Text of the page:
Violet leaves and flowers are edible and can be added to salads, vinegar, as a thickener or candied. Steeping the leaves and flowers in cool water over night helps to extract the vitamins and minerals from the plant as well as creating a tea rich in soluble fiber. Violet is a wonderful herb to use to help reduce inflammation and to soothe irritation in a host of different conditions such as constipation (lubricates the bowels), sore throats, dry coughs, red and angry looking skin conditions, etc. As a lymphatic herb, it can help to reduce swollen glands, abscesses and has also been used topically for mastitis and fibrocystic breasts.
Yellow dock plant and leaves (left); yellow dock seeds (right). Photos by Natalie Vickery
Yellow Dock (Rumex crispus)
The root of yellow dock is used medicinally and is bitter, therefore affording it all the qualities attributed to bitter herbs such as improving digestion, absorption, metabolism and nutrition. The young leaves may be eaten raw in small quantities but contain high amounts of oxalic acid which is reduced when cooked. The seeds of the yellow dock plant can be dried, ground and used like flour in various recipes.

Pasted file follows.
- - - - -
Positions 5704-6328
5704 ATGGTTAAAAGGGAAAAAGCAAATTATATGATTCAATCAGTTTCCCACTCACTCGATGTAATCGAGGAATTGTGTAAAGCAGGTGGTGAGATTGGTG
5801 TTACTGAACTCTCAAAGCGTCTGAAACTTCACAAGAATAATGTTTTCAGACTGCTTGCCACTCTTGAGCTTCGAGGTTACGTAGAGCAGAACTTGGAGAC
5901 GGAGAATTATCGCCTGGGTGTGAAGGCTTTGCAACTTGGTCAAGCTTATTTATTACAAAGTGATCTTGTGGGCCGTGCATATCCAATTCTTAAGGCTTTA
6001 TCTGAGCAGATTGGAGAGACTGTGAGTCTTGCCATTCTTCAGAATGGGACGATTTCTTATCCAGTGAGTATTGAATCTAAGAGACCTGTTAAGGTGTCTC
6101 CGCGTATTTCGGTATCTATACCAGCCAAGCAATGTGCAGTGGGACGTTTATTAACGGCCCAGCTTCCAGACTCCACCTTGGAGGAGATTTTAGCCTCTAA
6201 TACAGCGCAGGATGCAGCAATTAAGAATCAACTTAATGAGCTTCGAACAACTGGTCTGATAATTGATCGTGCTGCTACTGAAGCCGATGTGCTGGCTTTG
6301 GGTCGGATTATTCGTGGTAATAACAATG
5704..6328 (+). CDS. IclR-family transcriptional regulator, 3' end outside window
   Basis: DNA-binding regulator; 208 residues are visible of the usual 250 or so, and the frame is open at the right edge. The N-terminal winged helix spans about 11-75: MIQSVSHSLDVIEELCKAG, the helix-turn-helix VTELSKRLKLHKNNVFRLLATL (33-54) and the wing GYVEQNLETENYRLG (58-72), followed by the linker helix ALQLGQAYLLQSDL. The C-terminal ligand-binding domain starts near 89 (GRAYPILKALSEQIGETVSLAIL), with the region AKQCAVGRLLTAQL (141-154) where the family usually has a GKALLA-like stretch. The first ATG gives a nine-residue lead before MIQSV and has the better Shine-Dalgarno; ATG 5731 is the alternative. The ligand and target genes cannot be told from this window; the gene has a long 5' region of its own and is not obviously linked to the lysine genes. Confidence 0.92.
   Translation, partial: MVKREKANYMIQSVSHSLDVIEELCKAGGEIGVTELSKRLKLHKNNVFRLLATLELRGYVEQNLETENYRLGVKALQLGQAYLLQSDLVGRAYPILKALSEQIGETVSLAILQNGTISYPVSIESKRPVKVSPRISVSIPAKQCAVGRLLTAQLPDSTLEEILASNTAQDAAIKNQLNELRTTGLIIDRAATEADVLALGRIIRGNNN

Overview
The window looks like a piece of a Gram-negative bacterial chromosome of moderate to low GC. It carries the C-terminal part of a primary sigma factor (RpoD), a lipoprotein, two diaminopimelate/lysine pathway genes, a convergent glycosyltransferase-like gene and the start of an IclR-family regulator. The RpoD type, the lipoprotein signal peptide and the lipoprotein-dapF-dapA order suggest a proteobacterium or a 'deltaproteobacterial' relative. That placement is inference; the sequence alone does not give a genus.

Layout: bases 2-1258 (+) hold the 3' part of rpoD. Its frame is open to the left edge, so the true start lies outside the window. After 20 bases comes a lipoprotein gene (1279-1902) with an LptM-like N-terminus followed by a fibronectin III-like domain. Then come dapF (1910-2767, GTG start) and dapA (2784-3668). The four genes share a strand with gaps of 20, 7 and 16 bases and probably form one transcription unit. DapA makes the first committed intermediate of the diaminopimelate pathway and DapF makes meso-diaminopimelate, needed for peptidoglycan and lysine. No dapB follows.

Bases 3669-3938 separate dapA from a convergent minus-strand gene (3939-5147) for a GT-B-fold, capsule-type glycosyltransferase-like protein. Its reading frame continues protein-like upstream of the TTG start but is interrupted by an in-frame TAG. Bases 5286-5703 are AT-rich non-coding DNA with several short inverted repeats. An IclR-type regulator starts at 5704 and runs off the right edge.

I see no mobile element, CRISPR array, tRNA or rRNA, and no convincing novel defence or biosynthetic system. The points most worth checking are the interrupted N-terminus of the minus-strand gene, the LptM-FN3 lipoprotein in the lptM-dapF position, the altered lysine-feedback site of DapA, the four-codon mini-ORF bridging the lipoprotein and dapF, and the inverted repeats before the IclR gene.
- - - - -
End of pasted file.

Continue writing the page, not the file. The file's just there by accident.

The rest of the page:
So, before you rush out to purchase the latest very expensive and very harsh cleanse, consider incorporating this gentle approach into your daily lives. It is always better to support the body naturally rather than trying to force the healing process.
Disclaimer: Never consume any plant without positively identifying it first.
All information and resources provided are based on the opinions and experiences of the author, unless otherwise noted. Information is intended to encourage readers to do their own research and come to their own conclusions, and should never substitute or replace the recommendations of a qualified healthcare provider. Always consult your physician before making changes to your diet, exercise, or general wellness plan, even when using holistic methods.
Sit in on dozens of practical workshops from the leading authorities on natural health, organic gardening, real food and more!LEARN MORE